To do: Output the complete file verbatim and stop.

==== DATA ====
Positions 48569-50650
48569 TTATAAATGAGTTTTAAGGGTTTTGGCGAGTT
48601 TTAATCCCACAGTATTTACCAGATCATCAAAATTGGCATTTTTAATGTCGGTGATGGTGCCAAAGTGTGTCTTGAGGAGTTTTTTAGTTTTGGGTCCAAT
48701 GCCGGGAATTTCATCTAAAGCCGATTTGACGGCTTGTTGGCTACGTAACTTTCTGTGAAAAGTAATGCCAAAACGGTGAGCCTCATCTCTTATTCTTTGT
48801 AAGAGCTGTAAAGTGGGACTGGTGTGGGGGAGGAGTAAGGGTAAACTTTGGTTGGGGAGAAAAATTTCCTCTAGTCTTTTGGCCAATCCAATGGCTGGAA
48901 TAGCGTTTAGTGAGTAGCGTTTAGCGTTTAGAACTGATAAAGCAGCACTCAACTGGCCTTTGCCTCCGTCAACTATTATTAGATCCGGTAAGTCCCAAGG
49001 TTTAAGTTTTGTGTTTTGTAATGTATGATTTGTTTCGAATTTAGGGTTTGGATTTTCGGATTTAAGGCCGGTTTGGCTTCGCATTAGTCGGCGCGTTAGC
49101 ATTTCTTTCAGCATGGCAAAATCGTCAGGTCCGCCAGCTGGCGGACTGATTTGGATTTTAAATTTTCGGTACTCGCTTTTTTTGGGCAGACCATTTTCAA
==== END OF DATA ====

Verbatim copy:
Positions 48569-50650
48569 TTATAAATGAGTTTTAAGGGTTTTGGCGAGTT
48601 TTAATCCCACAGTATTTACCAGATCATCAAAATTGGCATTTTTAATGTCGGTGATGGTGCCAAAGTGTGTCTTGAGGAGTTTTTTAGTTTTGGGTCCAAT
48701 GCCGGGAATTTCATCTAAAGCCGATTTGACGGCTTGTTGGCTACGTAACTTTCTGTGAAAAGTAATGCCAAAACGGTGAGCCTCATCTCTTATTCTTTGT
48801 AAGAGCTGTAAAGTGGGACTGGTGTGGGGGAGGAGTAAGGGTAAACTTTGGTTGGGGAGAAAAATTTCCTCTAGTCTTTTGGCCAATCCAATGGCTGGAA
48901 TAGCGTTTAGTGAGTAGCGTTTAGCGTTTAGAACTGATAAAGCAGCACTCAACTGGCCTTTGCCTCCGTCAACTATTATTAGATCCGGTAAGTCCCAAGG
49001 TTTAAGTTTTGTGTTTTGTAATGTATGATTTGTTTCGAATTTAGGGTTTGGATTTTCGGATTTAAGGCCGGTTTGGCTTCGCATTAGTCGGCGCGTTAGC
49101 ATTTCTTTCAGCATGGCAAAATCGTCAGGTCCGCCAGCTGGCGGACTGATTTGGATTTTAAATTTTCGGTACTCGCTTTTTTTGGGCAGACCATTTTCAA